This sounds like a really obvious question but, after listening to Frank Furedi at researchED on Saturday and subsequently reading his book, The Power of Reading: from Socrates to Twitter, I’ve realised it isn’t something I’ve given much thought. At one point during his lecture Frank said that few of the people interested in the teaching of reading actually value passing on a love of reading. My initial reaction was to reject this. I asked a question afterwards to challenge this view and his response was to ask why so few young people – especially boys – value reading if we actually value passing on a love of reading? Surely what we really valued ought to be what children learn?

Having become a keen observer of my emotional reactions to ideas I find challenging, I recognise that just as Francis Bacon suggested, I prefer to believe what I prefer to be true. But over the past couple of days I’ve forced myself to consider the possibility that I don’t really value passing on a love of reading.

Looking back at all I’ve written about reading, it’s certainly true that my main justification for focussing on improving students’ ability to comprehend texts has been instrumentalist: what does reading enable us to do? Instead, Furedi suggests that few advocates for reading adopt “the humanist approach that regards reading as valuable; instead they endorse literacy as a useful skill that provides the reader with important social and economic benefits. (p. 204)” He cites, for instance, the DfE’s 2012 publication, Research Evidence on Reading for Pleasure which he points out “cannot actually bring itself to state that the pleasure of reading is good in and of itself” (p. 203) instead merely offering the rather bland conclusion that “evidence suggests that reading for pleasure is an activity that has emotional and social consequences” (whatever that means) and is “associated with higher scores in reading assessments.” (p. 3)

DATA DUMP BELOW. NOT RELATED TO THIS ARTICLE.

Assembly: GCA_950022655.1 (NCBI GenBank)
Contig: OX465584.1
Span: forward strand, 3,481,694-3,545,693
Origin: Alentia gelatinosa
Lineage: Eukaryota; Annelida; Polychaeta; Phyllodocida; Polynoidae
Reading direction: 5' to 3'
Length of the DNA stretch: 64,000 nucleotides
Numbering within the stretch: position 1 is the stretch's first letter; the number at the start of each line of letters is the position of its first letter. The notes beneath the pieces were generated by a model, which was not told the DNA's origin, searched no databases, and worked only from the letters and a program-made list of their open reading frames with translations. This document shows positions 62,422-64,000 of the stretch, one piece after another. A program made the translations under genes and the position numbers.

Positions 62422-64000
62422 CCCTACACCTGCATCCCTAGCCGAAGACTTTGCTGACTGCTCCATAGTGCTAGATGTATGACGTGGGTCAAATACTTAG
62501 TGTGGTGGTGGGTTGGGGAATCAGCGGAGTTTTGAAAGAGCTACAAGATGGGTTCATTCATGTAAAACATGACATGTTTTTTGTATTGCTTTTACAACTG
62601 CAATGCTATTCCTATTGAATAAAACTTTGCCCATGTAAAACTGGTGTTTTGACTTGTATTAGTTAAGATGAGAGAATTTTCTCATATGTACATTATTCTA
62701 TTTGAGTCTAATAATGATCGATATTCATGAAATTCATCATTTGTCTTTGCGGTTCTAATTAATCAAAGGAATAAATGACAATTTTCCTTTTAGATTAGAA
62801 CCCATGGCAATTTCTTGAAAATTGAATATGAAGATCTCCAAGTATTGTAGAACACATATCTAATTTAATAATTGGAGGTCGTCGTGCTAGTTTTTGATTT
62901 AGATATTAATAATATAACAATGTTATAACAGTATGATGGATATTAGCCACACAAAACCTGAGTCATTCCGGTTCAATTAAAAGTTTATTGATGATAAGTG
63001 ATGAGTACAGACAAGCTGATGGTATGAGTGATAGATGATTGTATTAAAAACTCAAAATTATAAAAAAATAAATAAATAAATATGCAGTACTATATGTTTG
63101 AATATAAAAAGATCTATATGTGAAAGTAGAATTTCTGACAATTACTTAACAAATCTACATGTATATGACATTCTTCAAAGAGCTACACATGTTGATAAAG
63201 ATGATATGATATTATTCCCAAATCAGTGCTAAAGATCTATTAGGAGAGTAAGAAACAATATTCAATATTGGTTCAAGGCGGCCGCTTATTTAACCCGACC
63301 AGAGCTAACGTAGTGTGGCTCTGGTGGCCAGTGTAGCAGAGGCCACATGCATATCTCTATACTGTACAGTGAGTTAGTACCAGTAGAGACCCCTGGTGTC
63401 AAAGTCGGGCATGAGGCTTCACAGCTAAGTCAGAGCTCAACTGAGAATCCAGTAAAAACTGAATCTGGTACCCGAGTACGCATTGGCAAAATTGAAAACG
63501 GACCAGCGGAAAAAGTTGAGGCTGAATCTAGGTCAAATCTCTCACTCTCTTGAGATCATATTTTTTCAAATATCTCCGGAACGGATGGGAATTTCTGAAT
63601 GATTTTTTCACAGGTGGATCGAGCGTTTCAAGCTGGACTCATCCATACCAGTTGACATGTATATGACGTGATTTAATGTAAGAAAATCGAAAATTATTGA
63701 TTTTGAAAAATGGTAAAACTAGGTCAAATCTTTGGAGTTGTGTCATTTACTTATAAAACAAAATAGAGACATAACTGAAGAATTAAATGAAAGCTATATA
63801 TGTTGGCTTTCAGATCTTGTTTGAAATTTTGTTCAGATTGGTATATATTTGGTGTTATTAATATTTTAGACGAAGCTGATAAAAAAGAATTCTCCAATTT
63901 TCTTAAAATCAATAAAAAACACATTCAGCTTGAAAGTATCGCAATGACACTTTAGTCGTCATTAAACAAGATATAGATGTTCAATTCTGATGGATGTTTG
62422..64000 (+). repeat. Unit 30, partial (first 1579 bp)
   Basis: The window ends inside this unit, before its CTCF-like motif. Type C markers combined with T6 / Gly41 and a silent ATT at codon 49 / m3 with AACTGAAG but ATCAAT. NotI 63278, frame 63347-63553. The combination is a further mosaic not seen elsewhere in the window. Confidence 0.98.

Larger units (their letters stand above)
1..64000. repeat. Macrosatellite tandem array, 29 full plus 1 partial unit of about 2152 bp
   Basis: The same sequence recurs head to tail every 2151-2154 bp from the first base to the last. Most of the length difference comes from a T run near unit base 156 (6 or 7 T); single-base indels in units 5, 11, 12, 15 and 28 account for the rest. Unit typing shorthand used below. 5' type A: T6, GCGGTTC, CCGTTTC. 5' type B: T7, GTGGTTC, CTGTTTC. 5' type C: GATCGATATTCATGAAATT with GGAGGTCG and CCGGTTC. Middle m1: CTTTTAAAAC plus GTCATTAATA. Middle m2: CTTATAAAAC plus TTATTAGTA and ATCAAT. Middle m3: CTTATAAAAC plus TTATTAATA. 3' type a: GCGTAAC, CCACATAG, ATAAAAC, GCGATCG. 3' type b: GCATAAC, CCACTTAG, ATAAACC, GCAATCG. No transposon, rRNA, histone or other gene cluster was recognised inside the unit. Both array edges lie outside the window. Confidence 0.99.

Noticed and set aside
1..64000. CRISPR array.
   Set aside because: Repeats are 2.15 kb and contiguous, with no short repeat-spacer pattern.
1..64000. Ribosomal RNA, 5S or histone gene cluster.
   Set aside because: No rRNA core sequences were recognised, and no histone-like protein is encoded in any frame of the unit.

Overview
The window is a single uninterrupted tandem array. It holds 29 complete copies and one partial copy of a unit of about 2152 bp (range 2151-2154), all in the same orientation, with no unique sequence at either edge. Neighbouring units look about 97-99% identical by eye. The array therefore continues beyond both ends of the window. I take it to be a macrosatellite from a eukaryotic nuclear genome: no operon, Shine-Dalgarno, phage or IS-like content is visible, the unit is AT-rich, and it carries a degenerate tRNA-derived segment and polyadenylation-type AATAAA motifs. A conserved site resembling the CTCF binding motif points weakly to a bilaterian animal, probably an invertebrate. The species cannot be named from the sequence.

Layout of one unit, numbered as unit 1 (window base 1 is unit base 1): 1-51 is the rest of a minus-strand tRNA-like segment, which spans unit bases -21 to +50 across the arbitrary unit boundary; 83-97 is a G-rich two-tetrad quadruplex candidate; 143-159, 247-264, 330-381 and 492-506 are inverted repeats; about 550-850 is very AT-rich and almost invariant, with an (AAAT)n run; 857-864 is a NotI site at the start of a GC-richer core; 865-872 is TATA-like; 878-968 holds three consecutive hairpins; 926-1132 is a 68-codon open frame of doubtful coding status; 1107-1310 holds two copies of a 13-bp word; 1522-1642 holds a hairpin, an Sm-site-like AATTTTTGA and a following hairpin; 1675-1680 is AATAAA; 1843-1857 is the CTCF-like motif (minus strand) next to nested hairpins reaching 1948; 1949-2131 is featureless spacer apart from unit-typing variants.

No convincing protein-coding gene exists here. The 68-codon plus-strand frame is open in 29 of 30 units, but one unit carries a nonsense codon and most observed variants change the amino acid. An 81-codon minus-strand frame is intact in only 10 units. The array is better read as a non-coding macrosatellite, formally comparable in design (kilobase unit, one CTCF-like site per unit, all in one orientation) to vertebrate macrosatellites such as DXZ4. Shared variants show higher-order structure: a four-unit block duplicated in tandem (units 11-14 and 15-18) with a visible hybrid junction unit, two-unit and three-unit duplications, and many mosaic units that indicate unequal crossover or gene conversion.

Furedi believes we’ve focused too much on the skills which constitute reading and too little on the actual content that is being read. He says,

Literacy comes into its own when what people read matters to them. Writing and reading are not simply techniques of communication and reading is not purely a skill that allows individuals to decode a text. Readers gain meaning from their experience through engaging with the content, and how people read is influenced by the wider cultural attitudes towards literacy. (p. 202)

‘Functional literacy’ – the ability to read well enough to perform a job effectively – became a matter of public concern from the 1940s onward. From then to now, literacy has come to be seen as  “essential for the conduct of economic activity” and reading has been reduced to “a technical skill with applications limited to job-related pursuits.” (p. 173)